Roman, Imperial Period, ca. 100 to 200 CE. An exquisite bronze nude figure of Apollo standing with his weight shifted to his right leg and his left leg relaxed so as to create an S curve - skillfully cast via the lost wax (cire perdue) process. He holds a bolt in his right hand, and has silver inlaid eyes and nipples. Apollo, god of music, poetry, art, and knowledge, is portrayed here at the height of Classical beauty with a handsome visage and coiffure. Gorgeous dark green/brown patina has developed on the bronze over the ages. A sculpture such as this is incredibly rare to find as many ancient Roman bronzeworks were melted down. What's more, this piece has precious silver inlays! Size: 9" H (22.9 cm)
The head of this Apollo figure resembles the ancient Greek bronze "Chatsworth Head" (460 BCE) which is at the British Museum (1958.1018.1) - only this example is a complete statue and actually has silver inlays in the eyes (as well as nipples). The curatorial team writes, "the features recall the Severe Style of early Classical Greek art, and the statue was certainly made under the influence of someone familiar with this style." (http://www.britishmuseum.org/research/collection_online/collection_object_details.aspx?objectId=461806&partId=1&searchText=stone+statue&object=22727&page=1)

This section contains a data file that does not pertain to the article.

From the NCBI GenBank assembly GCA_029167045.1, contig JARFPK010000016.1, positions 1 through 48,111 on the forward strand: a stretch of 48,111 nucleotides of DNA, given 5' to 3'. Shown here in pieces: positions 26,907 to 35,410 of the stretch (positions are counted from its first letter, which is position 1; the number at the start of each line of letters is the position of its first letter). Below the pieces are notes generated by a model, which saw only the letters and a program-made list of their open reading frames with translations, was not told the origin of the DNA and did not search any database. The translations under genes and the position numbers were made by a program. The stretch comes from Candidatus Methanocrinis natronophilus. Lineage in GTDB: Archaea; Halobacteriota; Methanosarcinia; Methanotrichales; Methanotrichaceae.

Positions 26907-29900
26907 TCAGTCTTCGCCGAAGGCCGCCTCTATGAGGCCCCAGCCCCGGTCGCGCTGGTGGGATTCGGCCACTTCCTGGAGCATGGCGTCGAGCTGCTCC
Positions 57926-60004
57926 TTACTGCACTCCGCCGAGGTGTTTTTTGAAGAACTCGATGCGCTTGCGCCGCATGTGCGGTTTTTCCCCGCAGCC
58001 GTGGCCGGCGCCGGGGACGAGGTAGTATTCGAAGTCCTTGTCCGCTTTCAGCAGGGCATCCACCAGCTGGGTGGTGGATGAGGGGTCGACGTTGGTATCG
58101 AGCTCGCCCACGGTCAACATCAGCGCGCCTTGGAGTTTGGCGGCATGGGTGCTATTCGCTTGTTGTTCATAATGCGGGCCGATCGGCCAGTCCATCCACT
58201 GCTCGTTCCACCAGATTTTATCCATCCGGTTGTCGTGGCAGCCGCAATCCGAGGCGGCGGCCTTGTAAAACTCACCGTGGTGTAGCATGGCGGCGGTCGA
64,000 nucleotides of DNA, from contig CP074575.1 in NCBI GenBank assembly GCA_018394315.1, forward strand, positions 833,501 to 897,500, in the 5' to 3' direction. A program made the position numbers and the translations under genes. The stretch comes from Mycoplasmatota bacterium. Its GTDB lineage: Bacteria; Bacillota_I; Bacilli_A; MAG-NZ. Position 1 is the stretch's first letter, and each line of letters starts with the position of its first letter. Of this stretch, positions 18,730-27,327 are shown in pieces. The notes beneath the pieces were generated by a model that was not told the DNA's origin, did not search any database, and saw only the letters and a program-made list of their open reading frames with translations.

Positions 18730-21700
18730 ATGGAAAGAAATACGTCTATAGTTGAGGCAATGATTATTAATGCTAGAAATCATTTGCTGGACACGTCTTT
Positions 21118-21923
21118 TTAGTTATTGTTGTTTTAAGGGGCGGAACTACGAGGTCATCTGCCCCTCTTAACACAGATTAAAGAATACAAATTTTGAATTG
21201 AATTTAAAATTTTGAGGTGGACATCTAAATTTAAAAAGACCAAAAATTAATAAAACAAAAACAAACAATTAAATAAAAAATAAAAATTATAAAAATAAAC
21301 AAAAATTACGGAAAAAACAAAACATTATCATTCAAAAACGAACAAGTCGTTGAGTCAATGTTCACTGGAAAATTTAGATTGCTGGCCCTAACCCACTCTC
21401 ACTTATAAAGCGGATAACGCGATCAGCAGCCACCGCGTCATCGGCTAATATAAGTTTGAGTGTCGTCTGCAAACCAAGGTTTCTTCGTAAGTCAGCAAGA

Note: This piece is listed on an Export Approval document issued in 2010 by Israel Antiquities Authority.
Provenance: private East Coast, USA collection; ex-Baidun family collection, Jerusalem, private dealer - Jerusalem acquired 1980; found in Samaria prior 1970s
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